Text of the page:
How would I locate my recently deceased uncle's daughter?

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My uncle recently passed away within a couple of months of learning he had Stage 4 lung cancer. Within days of his diagnosis, my aunt (his sister) immediately went to his home with a lawyer/personal friend. A will was written naming one of her daughters as sole beneficiary. I saw the will and even though I am no lawyer, it didn't make any sense. There was no mention of the daughter he fathered years ago and the wording was something to the effect there were no children born to him on or after the date the will was drawn up. Although my uncle had no part of the child's life for reasons known only to him and the girl's mother, she is his heir and it's a glaring omission in this will. He never paid child support as far as I know, but the girl's mother asked him to let her know when he began to draw Social Security so their daughter could receive benefits as well since she would have still been a minor. I feel as though my uncle's sister took extreme advantage of my uncle and his very vulnerable state of mind. I have nothing to gain, and this sounds terrible, but I cannot stand the thought of that woman & her daughter benefiting so tremendously, yet so deceptively. When my dad asked about the daughter & not even getting an honorable mention, he was met with stony silence and all contact has been stopped. He called the Social Security office and was told he would need his SS # to proceed. He doesn't have that. Any suggestions?

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The death certificate would have the social security number. The DC could be found at the vital records department in the county where the death occurred. 
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Reply to 97yroldmom
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but why would he draw a will, with 'this' info?
you said:
There was no mention of the daughter he fathered years ago and the wording was something to the effect there were no children born to him on or after the date the will was drawn up.
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Reply to wally003
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drewxjacobs Jul 19, 2018
Once my uncle's sister figured out he had a terminal illness, she brought in the lawyer friend to draw up a will at my uncle's home. The lawyer's area of expertise is in real estate and it shows in the wording of the will. It made no sense but my uncle wasn't in the right state of mind to question anything. He had quite literally learned he had a terminal illness & as anyone would be, most likely reeling from that news and probably not thinking about the legalities. The error is on the attorney that drew it up. I don't think he knew what he was doing & leaves it wide open for the daughter to challenge it IF & this is a big if, she can be located and informed of her father's death of which she should be.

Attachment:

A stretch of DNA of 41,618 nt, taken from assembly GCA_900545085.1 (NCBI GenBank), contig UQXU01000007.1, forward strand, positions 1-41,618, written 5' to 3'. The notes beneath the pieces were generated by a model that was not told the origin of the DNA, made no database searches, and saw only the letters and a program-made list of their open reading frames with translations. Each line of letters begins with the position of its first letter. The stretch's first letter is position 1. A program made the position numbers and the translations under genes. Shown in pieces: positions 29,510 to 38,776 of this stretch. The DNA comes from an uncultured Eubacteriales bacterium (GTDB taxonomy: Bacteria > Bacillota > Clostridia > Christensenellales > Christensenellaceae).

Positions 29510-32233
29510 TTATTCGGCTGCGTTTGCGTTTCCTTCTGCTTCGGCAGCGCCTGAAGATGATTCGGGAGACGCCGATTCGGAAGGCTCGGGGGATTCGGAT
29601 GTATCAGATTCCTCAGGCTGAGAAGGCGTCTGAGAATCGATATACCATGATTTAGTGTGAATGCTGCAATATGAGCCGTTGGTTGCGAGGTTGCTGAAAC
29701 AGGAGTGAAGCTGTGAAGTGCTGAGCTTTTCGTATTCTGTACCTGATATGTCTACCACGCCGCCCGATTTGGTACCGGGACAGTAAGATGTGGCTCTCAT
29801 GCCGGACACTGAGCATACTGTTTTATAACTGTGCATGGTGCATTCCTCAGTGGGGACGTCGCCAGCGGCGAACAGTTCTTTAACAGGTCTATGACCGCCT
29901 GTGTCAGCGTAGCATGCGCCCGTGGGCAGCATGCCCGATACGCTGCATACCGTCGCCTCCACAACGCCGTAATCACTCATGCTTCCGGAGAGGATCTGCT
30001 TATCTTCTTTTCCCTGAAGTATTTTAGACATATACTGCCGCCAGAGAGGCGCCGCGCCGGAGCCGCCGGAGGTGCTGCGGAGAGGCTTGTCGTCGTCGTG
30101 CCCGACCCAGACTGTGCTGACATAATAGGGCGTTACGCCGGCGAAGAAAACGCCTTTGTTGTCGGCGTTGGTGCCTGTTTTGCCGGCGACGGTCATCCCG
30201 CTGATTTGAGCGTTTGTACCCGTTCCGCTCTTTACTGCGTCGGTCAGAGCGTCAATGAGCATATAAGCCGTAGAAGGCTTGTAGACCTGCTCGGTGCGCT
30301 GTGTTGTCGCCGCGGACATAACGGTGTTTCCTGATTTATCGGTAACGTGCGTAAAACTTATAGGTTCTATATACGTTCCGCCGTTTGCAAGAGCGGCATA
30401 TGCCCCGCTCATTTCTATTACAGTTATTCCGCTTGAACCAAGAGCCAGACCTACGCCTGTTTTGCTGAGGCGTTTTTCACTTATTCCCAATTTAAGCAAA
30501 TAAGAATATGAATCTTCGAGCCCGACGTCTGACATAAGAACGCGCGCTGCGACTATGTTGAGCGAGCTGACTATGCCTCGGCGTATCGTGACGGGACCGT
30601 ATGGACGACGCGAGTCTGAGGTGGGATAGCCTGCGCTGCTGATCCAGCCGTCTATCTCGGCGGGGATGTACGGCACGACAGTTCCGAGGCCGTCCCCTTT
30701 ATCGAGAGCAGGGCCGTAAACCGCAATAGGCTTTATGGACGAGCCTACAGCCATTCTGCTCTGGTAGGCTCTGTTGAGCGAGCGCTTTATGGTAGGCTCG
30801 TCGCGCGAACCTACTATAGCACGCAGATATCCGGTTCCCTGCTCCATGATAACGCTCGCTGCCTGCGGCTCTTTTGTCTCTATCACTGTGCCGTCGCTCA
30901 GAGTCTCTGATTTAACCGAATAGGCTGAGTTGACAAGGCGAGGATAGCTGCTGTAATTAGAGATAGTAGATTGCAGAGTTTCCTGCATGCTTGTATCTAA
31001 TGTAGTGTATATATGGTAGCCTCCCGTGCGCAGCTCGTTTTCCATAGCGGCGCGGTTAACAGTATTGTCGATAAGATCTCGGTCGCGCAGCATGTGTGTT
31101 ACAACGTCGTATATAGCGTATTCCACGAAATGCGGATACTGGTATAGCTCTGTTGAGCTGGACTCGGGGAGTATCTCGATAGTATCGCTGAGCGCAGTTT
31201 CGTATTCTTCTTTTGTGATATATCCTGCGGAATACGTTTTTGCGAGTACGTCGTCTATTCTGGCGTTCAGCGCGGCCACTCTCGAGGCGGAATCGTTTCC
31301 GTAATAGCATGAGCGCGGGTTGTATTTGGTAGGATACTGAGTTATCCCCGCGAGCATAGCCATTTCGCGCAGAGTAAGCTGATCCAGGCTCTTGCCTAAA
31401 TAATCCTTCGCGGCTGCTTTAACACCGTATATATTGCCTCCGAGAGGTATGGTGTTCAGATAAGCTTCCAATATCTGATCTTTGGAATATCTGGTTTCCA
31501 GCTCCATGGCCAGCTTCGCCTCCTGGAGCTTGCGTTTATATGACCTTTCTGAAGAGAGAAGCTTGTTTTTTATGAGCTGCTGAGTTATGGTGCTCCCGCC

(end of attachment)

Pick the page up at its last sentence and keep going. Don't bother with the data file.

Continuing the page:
I don't know why the girl's mother didn't want my uncle to be a part of her life, perhaps she just wanted a sperm donor, but that doesn't change the fact my uncle died, left a fairly sizable estate of which she is entitled.

I wish I had had the conversation with my uncle before he passed about his wishes regarding his daughter. I always felt like it was a painful subject for him (not getting to help raise his only child) and never broached the subject before.
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Your uncle's SSN will be a matter of public record with his death. Death certificates are public records and usually include the SSN - even if it doesn't SSA publishes a quarterly death list that includes SSN.

The will needs to be probated - call you local county clerk's office and find out when the will appears on the docket - show up and inform the judge about the daughter. Or prepare an affidavit and deliver it to the clerk.
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Reply to TNtechie
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drewxjacobs Jul 20, 2018
Thank you for the info. I gave my dad these suggestions and he is on it. It is such a shame the way all of this has worked out. I think my dad was in some sort of denial about his sister & niece, but no more. His sister has done this kind of thing before with their parents' estate, yet she is such a phony poser. She is always quoting scriptures & screwing someone over at the same time. My dad feels like he lost his brother and his sister all in the same week.
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I wonder if one of the ancestry sites would be helpful in getting her name and location? Or go to a local congressman to see if their office could help you track her down. Do you know her name or her mom's name? If so, I'd look on Facebook and Google them both. Go to LinkedIn if either of them might still be working. Also, try familysearch.org . 
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